Is it time to consider a new youth development policy in Hong Kong?

Appeared in Sing Tao Daily (in Chinese).

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“In the Long-term Social Welfare Planning in Hong Kong Consultation Paper, which was published by the Social Welfare Advisory Committee nine years ago in April 2010, it was stated that young people are “the future pillars of Hong Kong” and that the “Hong Kong SAR government and the community as a whole attach great importance to nurturing and developing them into our “capital””[1]. There has since been a growing perception in public and policy discourse that young people in Hong Kong have found it more difficult than before to build a ‘good life’ for themselves as they have faced an “increasingly bumpy transition from school to work”[2]. This begs the question whether the Hong Kong government should reconsider its approach to youth development in Hong Kong.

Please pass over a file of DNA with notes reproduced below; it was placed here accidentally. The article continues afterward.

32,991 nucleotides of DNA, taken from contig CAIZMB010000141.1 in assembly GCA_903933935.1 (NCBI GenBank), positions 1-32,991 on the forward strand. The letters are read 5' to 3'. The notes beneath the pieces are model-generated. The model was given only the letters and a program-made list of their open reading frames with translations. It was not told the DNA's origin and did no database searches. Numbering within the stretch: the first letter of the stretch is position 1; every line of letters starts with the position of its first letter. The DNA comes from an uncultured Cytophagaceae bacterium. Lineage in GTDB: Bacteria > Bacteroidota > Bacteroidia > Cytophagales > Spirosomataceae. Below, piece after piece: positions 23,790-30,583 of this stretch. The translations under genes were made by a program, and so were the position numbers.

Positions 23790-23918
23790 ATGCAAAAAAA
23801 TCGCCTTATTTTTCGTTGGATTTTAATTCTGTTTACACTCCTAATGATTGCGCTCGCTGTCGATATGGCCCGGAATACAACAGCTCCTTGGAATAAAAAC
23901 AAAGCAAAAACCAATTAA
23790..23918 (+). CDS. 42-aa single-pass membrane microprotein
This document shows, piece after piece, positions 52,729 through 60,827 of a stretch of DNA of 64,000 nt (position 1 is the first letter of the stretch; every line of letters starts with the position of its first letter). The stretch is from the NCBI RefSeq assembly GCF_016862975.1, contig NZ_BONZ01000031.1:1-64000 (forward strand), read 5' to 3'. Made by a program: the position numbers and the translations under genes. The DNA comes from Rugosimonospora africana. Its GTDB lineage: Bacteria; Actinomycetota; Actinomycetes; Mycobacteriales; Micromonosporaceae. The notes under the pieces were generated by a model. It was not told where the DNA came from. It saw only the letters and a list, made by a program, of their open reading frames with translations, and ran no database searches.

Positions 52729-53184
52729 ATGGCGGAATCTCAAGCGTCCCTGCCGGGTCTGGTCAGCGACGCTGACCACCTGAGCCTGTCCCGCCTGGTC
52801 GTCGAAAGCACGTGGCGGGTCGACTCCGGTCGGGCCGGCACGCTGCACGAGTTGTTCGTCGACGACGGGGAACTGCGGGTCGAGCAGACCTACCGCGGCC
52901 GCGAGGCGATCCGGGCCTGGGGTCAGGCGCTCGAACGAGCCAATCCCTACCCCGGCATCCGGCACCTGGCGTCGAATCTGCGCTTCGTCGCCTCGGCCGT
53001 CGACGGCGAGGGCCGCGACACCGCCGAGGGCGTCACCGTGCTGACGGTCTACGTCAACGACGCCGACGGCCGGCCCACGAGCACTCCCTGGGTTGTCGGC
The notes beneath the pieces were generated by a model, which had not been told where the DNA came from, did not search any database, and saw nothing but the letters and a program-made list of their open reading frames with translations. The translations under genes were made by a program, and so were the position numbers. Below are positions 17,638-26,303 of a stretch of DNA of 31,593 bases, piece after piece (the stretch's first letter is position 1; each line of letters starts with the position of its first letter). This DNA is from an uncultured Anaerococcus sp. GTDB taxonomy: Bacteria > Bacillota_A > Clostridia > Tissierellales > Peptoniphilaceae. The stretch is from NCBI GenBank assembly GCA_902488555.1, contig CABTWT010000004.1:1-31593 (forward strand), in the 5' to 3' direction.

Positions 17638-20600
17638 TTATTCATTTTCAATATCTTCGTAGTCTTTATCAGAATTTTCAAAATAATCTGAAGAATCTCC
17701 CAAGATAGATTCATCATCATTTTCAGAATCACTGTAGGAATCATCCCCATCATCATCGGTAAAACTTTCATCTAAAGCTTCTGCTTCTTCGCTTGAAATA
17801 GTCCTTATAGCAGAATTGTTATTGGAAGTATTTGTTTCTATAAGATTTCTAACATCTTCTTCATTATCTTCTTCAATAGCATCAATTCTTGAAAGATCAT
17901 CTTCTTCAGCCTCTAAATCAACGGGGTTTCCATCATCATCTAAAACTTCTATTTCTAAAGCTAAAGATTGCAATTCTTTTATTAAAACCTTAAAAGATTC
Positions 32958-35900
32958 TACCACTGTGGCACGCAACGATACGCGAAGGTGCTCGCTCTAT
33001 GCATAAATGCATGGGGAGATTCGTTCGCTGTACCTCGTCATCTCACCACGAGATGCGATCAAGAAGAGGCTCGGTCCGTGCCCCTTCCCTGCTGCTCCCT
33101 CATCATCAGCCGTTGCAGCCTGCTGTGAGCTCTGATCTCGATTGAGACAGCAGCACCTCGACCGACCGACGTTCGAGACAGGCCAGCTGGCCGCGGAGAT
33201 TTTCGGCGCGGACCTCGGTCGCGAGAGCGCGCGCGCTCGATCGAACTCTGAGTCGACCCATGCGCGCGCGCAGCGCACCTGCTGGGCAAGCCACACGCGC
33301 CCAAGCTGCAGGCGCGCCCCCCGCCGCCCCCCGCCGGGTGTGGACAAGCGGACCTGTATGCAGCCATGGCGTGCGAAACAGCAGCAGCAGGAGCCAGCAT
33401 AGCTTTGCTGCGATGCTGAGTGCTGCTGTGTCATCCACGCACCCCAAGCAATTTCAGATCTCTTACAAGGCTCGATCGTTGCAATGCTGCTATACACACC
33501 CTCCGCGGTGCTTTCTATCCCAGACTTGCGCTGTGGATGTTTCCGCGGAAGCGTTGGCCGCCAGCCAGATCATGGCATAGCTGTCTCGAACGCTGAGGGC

At first glance, statistical headline figures make it relatively easy to brush aside any notion of diminishing opportunities for the younger generation in Hong Kong as around 70 per cent of young people pursue post-secondary education—46% at degree-level—according to the latest Hong Kong government figures. Merely four per cent of households headed by young people live below the official Hong Kong poverty line; the absolute number of poor young people headed households is small and affected mainly students. The overallunemployment rate in Hong Kong stood at 3.1 per cent in 2017 with the rates for young people – 15-19 years of age: 11.1% and 20-29 years of age: 5.7% – comparable or considerably lower than in other rich global cities like London, New York, or Tokyo.